# Following data are available
# 1. Telemetry – Logs hourly parameters (Voltage, Pressure, Rotation and Vibration) for each machine
# 2. Failures – Log of component failures. Contains the time slot (that matches the telemetry log) and machineID
# 3. Maint – Log of maintainance. Contains time slot, machineID and the component replaced
# 4. Assets – Information about the machines – machineID, Model and age

# Function to calculate number of periods since last maintenance of a component
timeslm <- function(k) {
  output <- c()
  output[1] = 0
  for (i in 2:length(k)) {
    if (k[i 1] == 1) {
      output[i] = 1
    } else {
      output[i] = output[i 1] + 1
    }
  }
  return(output)
}

# For the sake of simplicity, failures of ‘comp2’ will be analysed

#preparing data
failures2 <-
  failures %>% filter(failure == “comp2”) #new data frame with failure of comp2
maint2 <-
  maint %>% filter(comp == “comp2”) #new data frame with maintenance of comp2

df <-
  telemetry %>% left_join(failures2, by = c(“machineID”, “datetime”)) %>% #Joining log with failure
  mutate(failed = ifelse(is.na(failure), 0, 1)) %>%  #creating column with binary (failed or not)
  left_join(maint2, by = c(“machineID” = “machineID”, “datetime” = “datetime”)) %>% #Joining maintenance data
  mutate(maint = ifelse(is.na(comp), 0, 1)) %>% #New column with binary (maintained or not)
  inner_join(assets, by = “machineID”) #Joining machine details
df$datetime <-
  parse_date_time(df$datetime, “mdy HMS p”) #Changing column type to date time
df$machineID <- as.factor(df$machineID)
df$model <- as.factor(df$model)

timesm <- timeslm(df$maint) #Calculating periods since maintenance
df$timesm <- timesm

df <-
  df %>% mutate(t = ifelse(is.na((
    as.numeric(datetime lag(datetime, 1))
  )), 0, (as.numeric(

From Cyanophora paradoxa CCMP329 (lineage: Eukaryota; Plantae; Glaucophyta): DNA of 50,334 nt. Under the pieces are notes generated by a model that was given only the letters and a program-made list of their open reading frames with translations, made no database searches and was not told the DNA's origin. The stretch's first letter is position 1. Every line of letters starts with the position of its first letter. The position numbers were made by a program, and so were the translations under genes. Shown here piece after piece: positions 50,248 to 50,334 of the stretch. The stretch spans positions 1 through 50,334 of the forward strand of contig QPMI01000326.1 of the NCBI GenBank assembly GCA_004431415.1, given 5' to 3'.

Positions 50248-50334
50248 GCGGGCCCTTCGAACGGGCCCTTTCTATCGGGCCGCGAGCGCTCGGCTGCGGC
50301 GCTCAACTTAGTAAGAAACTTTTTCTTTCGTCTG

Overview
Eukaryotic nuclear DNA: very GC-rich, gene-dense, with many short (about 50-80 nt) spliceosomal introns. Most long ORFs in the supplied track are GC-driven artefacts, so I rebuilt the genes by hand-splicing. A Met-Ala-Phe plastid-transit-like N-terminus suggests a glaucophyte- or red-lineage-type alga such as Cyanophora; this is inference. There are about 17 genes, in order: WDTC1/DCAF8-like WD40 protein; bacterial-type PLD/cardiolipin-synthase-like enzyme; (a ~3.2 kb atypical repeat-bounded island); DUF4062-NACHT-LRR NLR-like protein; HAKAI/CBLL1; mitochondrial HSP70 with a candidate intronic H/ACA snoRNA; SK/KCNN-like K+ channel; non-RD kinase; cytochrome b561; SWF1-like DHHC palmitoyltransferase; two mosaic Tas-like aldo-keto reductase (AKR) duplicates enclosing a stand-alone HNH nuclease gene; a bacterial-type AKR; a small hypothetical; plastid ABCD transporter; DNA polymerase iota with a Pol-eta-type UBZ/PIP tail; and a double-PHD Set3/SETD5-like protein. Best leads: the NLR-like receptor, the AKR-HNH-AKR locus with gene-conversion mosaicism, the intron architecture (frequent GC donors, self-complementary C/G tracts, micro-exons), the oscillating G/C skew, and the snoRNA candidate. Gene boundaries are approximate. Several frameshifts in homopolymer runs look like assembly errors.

datetime lag(datetime, 1)
  )))) %>%
  mutate(tim = cumsum(t)) #Adding time columns

df <- df[, c(1, 14, 15, 13, 11, 12, 2:6, 8, 10)]
#Column details – datetime = event log time
#                 machineID = Machine Identification number
#                 volt, rotate, pressure, vibration are some of the parameters that are measured
#                 failed and maint indicate if the component (comp2) failed. 1 indicates true.
#                 age is the age of the machine
#                 timesm is the time since maintenance
#                 tim is the time since the beginning of event logging


#removing dfs that are not required
rm(telemetry)
rm(assets)
rm(failures)
rm(maint)
rm(timesm)

# adding grouping to calculate cumulative parameter values.
g <- c()
g[1] = 1
for (i in 2:nrow(df)) {
  if (df$timesm[i] < df$timesm[i 1]) {
    g[i] = g[i 1] + 1
  } else {
    g[i] = g[i 1]
  }
}

df$group <- g

# removing unwanted data
rm(g)


#Will add new columns with cumulative parameters – sum, mean

df1 <-
  df %>% group_by(group) %>% mutate(
    volt.cum = cumsum(volt),
    vib.cum = cumsum(vibration),
    pres.cum = cumsum(pressure),
    rot.cum = cumsum(rotate),
    volt.mean = cumsum(volt) / seq_along(volt),
    vib.mean = cumsum(vibration) / seq_along(vibration),
    pres.mean = cumsum(pressure) / seq_along(pressure),
    rot.mean = cumsum(rotate) / seq_along(rotate)
  ) %>%
  filter(maint == 1)   # filtered required data

# In case you are interested to know about the transformations in detail please get in touch.

#preparing test and train data
df.train <- df1 %>% filter(datetime < “2015-11-15 06:00:00 UTC”)
df.test <- df1 %>% filter(datetime > “2015-11-15 06:00:00 UTC”)

#removing unwanted data
rm(df1)
rm(df)

# Fitting Kaplan Meier

kap.fit<-survfit(Surv(timesm,failed)~model, data=df.train)

#Plotting

fig<-ggsurvplot(
  kap.fit,
  pval = F, # show p-value
  break.time.by = 1000, #break X axis by 25 periods
  #risk.table = “abs_pct”, # absolute number and percentage at risk
  #risk.table.y.text = FALSE,# show bars instead of names in text annotations
  linetype = “strata”,
  # Change line type by groups
  conf.int = T,
  # show confidence intervals for
  #conf.int.style = “step”,  # customize style of confidence intervals
  #surv.median.line = “hv”,
  # Specify median survival
  ggtheme = theme_minimal(),
  # Change ggplot2 theme
  legend.labs =
    c(“Model 1”, “Model 2”, “Model 3”, “Model 4”),
  # change legend labels
  ncensor.plot = F,
  # plot the number of censored subjects (outs) at time t
  #palette = c(“#000000”, “#2E9FDF”,”#FF0000″)

)+
  labs(x=”Hours”)
fig